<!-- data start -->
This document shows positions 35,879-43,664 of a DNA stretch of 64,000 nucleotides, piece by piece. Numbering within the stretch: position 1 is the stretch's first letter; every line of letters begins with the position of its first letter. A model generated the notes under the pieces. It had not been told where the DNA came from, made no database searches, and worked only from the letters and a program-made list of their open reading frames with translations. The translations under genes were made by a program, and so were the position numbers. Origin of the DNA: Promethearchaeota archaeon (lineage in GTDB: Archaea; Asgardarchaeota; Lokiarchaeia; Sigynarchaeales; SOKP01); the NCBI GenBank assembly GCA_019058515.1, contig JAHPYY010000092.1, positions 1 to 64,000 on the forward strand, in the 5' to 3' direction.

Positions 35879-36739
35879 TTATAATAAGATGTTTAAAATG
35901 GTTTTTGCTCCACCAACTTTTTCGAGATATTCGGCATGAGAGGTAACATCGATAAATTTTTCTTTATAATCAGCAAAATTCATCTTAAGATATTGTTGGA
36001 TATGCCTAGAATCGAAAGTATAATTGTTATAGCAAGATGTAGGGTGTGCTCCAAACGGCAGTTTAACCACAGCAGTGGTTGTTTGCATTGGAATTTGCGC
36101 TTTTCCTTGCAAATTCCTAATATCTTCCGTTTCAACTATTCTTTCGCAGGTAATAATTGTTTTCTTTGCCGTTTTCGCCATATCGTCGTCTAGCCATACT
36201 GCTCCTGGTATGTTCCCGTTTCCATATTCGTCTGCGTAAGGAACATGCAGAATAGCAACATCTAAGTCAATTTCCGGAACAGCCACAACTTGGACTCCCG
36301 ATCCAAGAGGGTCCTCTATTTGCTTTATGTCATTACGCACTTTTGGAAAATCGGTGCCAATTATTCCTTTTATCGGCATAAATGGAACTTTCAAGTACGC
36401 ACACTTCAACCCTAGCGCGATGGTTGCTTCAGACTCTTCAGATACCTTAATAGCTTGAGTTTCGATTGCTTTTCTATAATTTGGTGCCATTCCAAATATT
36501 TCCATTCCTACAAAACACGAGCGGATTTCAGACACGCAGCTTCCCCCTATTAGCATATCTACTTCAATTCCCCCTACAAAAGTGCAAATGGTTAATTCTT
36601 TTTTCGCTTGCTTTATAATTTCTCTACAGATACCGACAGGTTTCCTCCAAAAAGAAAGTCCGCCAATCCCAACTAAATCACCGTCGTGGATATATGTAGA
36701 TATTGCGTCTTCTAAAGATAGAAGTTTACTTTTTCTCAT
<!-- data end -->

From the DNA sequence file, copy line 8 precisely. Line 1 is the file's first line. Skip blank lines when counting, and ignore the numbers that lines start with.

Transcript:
36301 ATCCAAGAGGGTCCTCTATTTGCTTTATGTCATTACGCACTTTTGGAAAATCGGTGCCAATTATTCCTTTTATCGGCATAAATGGAACTTTCAAGTACGC